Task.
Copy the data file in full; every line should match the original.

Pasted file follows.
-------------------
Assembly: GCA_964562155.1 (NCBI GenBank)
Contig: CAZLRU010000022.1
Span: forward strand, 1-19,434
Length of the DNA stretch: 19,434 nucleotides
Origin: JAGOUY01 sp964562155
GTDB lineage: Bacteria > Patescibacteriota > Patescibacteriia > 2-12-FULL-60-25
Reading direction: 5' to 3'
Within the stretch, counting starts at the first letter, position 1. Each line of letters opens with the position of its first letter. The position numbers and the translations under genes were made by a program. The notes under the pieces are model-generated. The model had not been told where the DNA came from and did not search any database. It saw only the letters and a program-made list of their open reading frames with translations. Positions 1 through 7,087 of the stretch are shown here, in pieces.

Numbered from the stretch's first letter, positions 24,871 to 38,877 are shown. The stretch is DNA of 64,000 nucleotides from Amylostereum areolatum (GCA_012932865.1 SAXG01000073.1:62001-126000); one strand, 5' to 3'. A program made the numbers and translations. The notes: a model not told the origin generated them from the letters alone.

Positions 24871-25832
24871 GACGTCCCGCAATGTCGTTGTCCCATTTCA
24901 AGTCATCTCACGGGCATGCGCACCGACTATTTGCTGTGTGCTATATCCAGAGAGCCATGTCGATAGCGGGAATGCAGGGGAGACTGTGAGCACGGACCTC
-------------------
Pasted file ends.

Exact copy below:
Assembly: GCA_964562155.1 (NCBI GenBank)
Contig: CAZLRU010000022.1
Span: forward strand, 1-19,434
Length of the DNA stretch: 19,434 nucleotides
Origin: JAGOUY01 sp964562155
GTDB lineage: Bacteria > Patescibacteriota > Patescibacteriia > 2-12-FULL-60-25
Reading direction: 5' to 3'
Within the stretch, counting starts at the first letter, position 1. Each line of letters opens with the position of its first letter. The position numbers and the translations under genes were made by a program. The notes under the pieces are model-generated. The model had not been told where the DNA came from and did not search any database. It saw only the letters and a program-made list of their open reading frames with translations. Positions 1 through 7,087 of the stretch are shown here, in pieces.

Numbered from the stretch's first letter, positions 24,871 to 38,877 are shown. The stretch is DNA of 64,000 nucleotides from Amylostereum areolatum (GCA_012932865.1 SAXG01000073.1:62001-126000); one strand, 5' to 3'. A program made the numbers and translations. The notes: a model not told the origin generated them from the letters alone.

Positions 24871-25832
24871 GACGTCCCGCAATGTCGTTGTCCCATTTCA
24901 AGTCATCTCACGGGCATGCGCACCGACTATTTGCTGTGTGCTATATCCAGAGAGCCATGTCGATAGCGGGAATGCAGGGGAGACTGTGAGCACGGACCTC